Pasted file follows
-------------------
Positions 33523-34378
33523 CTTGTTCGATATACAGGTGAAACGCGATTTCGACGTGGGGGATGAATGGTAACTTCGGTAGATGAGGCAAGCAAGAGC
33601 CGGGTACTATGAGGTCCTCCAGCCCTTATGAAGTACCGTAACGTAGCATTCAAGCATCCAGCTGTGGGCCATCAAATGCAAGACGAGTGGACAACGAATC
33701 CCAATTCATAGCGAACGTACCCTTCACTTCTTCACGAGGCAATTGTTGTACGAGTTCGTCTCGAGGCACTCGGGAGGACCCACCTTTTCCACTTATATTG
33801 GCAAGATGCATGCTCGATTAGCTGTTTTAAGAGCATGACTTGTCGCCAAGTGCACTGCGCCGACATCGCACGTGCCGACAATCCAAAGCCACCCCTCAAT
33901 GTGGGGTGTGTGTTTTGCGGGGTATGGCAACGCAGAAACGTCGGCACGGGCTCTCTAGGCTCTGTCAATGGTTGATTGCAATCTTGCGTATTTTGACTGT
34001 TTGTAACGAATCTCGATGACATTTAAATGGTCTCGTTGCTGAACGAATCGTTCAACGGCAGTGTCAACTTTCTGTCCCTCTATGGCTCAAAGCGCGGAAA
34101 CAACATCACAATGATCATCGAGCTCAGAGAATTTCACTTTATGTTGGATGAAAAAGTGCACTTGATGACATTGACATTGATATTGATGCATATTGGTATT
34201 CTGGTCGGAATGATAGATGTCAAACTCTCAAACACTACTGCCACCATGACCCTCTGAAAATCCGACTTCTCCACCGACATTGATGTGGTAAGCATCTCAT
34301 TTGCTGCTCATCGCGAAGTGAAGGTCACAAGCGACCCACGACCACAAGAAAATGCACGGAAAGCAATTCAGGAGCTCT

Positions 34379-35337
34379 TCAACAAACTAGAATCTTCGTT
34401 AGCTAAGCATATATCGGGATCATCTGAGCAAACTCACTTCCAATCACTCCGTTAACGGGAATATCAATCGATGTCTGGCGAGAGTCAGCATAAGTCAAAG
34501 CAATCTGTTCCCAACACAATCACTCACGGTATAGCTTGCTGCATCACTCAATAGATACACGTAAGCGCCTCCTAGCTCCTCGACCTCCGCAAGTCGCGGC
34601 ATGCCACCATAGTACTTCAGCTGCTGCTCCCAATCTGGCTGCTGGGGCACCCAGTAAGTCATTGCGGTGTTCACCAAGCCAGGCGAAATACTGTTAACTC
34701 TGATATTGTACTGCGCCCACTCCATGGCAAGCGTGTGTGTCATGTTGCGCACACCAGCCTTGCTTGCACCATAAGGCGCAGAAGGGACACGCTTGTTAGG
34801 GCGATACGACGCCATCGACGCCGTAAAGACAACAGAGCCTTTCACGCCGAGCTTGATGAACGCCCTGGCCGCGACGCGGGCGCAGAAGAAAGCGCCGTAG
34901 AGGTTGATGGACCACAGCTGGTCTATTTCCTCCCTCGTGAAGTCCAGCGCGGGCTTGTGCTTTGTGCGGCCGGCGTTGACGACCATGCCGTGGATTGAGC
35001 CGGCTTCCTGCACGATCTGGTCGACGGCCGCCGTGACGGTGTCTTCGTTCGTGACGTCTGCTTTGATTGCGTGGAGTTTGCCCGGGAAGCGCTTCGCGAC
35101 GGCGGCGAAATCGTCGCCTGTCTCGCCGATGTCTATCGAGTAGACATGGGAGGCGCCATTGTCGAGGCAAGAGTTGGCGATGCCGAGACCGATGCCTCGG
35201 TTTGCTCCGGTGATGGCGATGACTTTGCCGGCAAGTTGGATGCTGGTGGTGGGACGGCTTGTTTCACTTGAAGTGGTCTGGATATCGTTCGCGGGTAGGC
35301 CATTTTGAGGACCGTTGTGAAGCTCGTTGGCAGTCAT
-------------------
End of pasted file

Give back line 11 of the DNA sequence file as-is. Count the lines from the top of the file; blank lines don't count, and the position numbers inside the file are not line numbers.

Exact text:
Positions 34379-35337